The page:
Since Eliezer scores the starring role in this chapter, I want to keep the focus on him. So here are 14 ways to answer the following question: How is Eliezer a picture of the Holy Spirit? 
  1. Eliezer had charge of all that Abraham had. Understand, the Holy Spirit is God’s own Spirit! And it’s His Spirit that controls and moves and accomplishes things. The Holy Spirit is the One who travels into the world to seek a Bride for the Son.
  2. Eliezer is sent by the father just like the Holy Spirit is sent by the Father. Eliezer acts on the father’s behalf. Eliezer works to fulfill God’s covenant with Abraham just as the Holy Spirit works to fulfill God’s covenant with Abraham. 
  3. Although I used Eliezer’s name in my chapter summary, in truth, Eliezer––by divine directive––is not mentioned by name in the chapter. Instead he is seen as an extension of Abraham, a life in service of Abraham. In other words, Eliezer’s identity is always connected to the master. The two characters are intertwined. So, too, the Holy Spirit’s character is always intertwined with the Father.  
  4. Three times in one chapter we see Eliezer bowing and worshiping the Lord. This adheres to the spirit of the Holy Spirit: one who finds expression in humility and prayer. Note also that Eliezer––a picture of the Holy Spirit––is a war hero, one who goes into battle to rescue the lost.
  5. Eliezer travels to the city of Nahor (24:10) to find Rebekah. He goes to the slayer or piercer, because according to Hebrew scholar Julius Fürst, Nahor means slayer or piercer (Source). Jesus was slain. Jesus was pierced. Yet God sends His Spirit to the very people who did it, to call out from them a Bride for His Master’s Son. 
  6. Eliezer does not act according to common logic. According to common logic, Eliezer would have entered the city and asked for the whereabouts of Abraham’s family. Instead, he visited a well that whole community drew water from. He prayed that the first girl to give him water would be the one for Isaac. His prayer was answered and his plan worked, but still, it was not the most logical approach. It doesn’t make a lot of sense on paper. But see, the Holy Spirit isn’t too concerned with making sense on paper. The Holy Spirit defies formulas, defies description, defies the limits of human logic. Eliezer does not abide by common logic just as the Holy Spirit does not abide by common logic.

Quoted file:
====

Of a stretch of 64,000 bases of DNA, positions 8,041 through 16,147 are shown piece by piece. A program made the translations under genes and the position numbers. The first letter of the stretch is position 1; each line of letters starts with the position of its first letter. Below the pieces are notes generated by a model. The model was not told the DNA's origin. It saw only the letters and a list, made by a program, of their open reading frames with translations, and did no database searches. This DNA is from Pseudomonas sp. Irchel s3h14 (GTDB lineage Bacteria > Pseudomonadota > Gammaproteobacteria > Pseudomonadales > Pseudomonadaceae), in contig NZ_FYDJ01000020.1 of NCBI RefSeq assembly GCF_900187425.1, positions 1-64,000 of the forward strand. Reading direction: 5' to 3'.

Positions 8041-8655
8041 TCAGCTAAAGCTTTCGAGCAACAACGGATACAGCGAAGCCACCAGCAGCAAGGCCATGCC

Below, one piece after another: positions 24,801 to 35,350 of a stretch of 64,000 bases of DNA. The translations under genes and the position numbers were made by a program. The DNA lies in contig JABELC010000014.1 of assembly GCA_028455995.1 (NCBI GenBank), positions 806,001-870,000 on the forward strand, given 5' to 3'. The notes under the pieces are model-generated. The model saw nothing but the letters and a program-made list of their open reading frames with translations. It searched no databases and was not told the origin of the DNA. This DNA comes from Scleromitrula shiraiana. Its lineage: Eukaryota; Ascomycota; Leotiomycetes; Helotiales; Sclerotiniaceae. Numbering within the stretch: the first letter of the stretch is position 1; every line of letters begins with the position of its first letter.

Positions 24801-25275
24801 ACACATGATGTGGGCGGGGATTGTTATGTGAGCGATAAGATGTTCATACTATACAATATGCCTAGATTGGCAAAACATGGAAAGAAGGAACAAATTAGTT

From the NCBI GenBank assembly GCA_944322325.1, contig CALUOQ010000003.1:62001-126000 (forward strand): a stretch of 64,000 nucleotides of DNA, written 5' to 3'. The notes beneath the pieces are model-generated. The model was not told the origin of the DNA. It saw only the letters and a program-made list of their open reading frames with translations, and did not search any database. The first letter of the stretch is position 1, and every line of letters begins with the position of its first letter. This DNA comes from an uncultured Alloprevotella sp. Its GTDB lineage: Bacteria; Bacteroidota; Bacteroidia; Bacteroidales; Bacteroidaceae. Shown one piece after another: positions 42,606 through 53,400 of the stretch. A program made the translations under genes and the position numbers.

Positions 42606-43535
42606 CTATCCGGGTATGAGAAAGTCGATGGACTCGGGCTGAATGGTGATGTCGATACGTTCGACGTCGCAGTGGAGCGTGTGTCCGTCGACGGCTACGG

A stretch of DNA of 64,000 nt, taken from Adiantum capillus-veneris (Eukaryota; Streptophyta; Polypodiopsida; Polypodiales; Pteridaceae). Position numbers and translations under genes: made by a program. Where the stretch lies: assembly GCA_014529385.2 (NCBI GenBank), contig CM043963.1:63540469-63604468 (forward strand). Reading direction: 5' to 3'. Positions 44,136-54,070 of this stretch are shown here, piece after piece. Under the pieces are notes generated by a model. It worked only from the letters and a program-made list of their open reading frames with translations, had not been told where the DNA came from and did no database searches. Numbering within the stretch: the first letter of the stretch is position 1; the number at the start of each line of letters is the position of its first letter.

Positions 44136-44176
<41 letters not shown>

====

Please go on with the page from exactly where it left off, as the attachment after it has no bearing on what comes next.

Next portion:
7. Eliezer runs to Rebekah (24:17). He initiates their interaction. Likewise, the Holy Spirit eagerly comes to you. The Holy Spirit initiates. But you must respond. If you are unwillingly to follow, God does not hold the Holy Spirit responsible. (See 24:8.)
  8. Eliezer gives Rebekah a nose ring weighing one half-shekel. What is this about? Well a half-shekel represents a contribution to God, per Exodus 38:26 & 30:11-13. It is significant that he gives her not an earring or a ring for her finger but a ring for her nose. The nose is where life is breathed in. God breathed into Adam’s nostrils the breath of life. Where life is breathed in is where Eliezer places the ring of gold. 
  9. Eliezer doesn’t pass out applications and select the best applicant. He doesn’t look for the richest girl. Instead he looks for the girl with kindness and compassion in her heart. Notice, his test involves two aspects. Part I is a spoken request: “I am thirsty.” Part II is an unspoken request, a need that is not verbalized: his camels are thirsty too! Rebekah meets the spoken need but also senses the unspoken need. This precisely is the kind of bride that God wants for His Son. Not someone who recognizes just the external but also the internal. To look beyond the obvious and see into the spirit of the matter, the need that is unspoken. Rebekah has a heart that Eliezer, like the Holy Spirit, gets excited about.  
  10. Eliezer is like the Holy Spirit in that he manages everything, yet everything belongs to the son. Reference John 16:13-15 where the Son says, “When the Spirit of truth comes, he will guide you into all the truth, for he will not speak on his own authority, but whatever he hears he will speak, and he will declare to you the things that are to come. He will glorify me, for he will take what is mine and declare it to you. All that the Father has is mine; therefore I said that he will take what is mine and declare it to you.” 
  11. After their meeting at the well, the special encounter between Eliezer and Rebekah is retold to her family. And it’s here, when Rebekah hears this retelling, that she comes to understand her destiny. Back when she was drawing water for the camels, she didn’t realize what would come of her actions. She doesn’t really put it all together until she hears it through Eliezer’s voice as he recounts the story. And in this way, it is by the Spirit that we discover our calling.